Remember asking yourself just how much corona would weigh? Well, ask no more as this group of researchers has found an answer for you. They have successfully calculated just how much all of the COVID-19 particles in the world right now would weigh if they were packed together in one place. They approximated that an infected individual carries around 10 billion to 100 billion SARS-CoV-2 particles when the disease is at its peak.
According to their study, if all of the SARS-CoV-2 particles in the world were gathered then they would weigh just as much as an apple or a young toddler. As each individual carries billions of these particles so given a range of 1 million to 10 million infections during the course of the pandemic, the collective weight of SARS-CoV-2 particles would be between 0.1 kg and 10 kg.
Ron Milo, a professor in the Department of Plant and Environmental Sciences at the Weizmann Institute of Science in Israel, tried to show the significance of that amount of weight by saying that “Taking a view from a larger historical context, from the standpoint of leverage, an atomic bomb is less than 100 kg [220 Ibs] of fissile material. And yet, look at the destruction that is wrought”.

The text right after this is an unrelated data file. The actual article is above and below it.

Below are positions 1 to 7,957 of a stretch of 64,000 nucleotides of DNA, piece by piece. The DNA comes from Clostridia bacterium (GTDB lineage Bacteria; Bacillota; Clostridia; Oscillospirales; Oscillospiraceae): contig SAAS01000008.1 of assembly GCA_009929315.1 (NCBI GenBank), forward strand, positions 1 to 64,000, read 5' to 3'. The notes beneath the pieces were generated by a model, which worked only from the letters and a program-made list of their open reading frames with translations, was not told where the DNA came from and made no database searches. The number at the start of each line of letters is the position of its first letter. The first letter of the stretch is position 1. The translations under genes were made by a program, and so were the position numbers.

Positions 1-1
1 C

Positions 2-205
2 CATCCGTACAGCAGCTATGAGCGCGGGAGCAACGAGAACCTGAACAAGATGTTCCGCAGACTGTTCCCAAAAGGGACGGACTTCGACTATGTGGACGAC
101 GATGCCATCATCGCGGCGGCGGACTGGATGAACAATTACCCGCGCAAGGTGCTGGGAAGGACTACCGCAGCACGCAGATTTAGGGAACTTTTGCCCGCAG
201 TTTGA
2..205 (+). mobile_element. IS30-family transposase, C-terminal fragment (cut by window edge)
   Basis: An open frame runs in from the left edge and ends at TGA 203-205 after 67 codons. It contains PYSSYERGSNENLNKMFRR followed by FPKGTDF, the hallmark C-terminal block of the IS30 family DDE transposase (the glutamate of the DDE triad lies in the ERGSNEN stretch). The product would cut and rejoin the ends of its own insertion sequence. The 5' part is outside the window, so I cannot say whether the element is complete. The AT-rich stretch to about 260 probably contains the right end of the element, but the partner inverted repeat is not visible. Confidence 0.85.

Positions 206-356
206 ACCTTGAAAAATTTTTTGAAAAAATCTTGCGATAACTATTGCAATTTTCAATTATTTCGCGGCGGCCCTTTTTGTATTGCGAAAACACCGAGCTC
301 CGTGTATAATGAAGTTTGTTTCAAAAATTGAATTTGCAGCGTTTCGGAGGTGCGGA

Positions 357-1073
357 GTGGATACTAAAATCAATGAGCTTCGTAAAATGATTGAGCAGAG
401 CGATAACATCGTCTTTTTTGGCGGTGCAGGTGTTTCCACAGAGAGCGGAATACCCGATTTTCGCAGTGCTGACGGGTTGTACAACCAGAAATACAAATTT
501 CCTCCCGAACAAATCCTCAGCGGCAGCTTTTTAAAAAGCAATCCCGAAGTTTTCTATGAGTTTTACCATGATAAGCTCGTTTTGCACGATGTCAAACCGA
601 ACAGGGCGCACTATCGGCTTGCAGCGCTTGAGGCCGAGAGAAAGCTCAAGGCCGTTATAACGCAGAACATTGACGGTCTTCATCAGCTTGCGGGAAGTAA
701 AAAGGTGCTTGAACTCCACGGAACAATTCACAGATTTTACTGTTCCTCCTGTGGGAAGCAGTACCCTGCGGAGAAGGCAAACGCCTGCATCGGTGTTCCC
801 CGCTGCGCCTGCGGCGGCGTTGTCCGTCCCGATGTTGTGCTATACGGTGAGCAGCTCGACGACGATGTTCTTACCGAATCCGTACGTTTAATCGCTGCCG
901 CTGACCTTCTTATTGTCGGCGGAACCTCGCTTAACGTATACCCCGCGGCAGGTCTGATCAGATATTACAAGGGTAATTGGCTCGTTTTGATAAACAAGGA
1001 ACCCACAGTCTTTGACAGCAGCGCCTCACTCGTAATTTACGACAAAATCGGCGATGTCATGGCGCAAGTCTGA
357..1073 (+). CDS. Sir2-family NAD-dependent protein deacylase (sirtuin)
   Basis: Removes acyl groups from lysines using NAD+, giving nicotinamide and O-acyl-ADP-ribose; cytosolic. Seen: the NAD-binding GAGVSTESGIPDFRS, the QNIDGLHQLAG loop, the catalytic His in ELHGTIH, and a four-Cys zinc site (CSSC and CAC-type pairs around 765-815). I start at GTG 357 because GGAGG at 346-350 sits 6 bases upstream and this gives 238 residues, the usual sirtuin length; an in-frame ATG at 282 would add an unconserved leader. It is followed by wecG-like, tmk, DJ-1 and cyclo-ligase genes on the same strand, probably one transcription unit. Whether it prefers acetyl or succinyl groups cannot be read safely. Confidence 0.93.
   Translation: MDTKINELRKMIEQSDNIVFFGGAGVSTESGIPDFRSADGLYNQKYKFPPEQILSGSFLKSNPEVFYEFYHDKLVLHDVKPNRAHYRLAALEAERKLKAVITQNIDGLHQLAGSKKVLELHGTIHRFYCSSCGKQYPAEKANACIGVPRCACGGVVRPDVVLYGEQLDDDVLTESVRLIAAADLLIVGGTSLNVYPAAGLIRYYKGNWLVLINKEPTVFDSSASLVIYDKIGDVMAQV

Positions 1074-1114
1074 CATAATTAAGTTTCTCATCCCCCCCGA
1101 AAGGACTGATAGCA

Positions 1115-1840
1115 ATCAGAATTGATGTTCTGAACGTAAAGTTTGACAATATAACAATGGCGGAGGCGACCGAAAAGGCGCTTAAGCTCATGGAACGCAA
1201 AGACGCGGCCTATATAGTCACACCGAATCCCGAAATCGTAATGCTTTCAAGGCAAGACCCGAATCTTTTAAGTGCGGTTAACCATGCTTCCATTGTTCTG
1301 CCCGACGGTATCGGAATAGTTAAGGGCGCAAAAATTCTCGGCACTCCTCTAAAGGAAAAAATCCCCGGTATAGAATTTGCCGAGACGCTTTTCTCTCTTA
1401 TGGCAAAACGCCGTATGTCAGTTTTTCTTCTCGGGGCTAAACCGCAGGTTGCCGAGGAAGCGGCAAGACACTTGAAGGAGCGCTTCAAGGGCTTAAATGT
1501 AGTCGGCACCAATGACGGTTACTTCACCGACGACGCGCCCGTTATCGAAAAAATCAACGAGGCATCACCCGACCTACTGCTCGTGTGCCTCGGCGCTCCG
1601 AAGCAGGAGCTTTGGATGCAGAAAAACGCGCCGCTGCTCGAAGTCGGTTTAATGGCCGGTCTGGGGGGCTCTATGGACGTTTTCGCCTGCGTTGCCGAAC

He further said that “here we are talking about a super-tiny mass of viruses, and they are completely wreaking havoc on the world”. Milo is the senior author of the study and is working with co-lead author Ron Sender, a doctorate student in Milo’s lab. The researchers approximated the number of SARS-CoV-2 particles in one human by taking the previously known measurements from rhesus monkeys and multiplying the number of virus particles present per gram of tissue in rhesus monkeys with the mass of human tissues.
This gave them an estimate of the number of virus particles in human tissues. From previous calculations based on the virus’s diameter, they already knew that each viral particle has a mass of 1 femtogram (10 raised to the power -15 gram). Using the mass of each particle and the number of estimated particles, they calculated that each person, at peak infection, carries about 1 microgram to 10 micrograms of virus particles.
They also found out that during a single host infection the virus would gather around three mutations per month that is consistent with the known evolution rate of SARS-CoV-2. The duo concluded by saying that “We hope this research will initiate new thoughts and new experiments”. They published their findings in a study in the journal Proceedings of the National Academy of Sciences.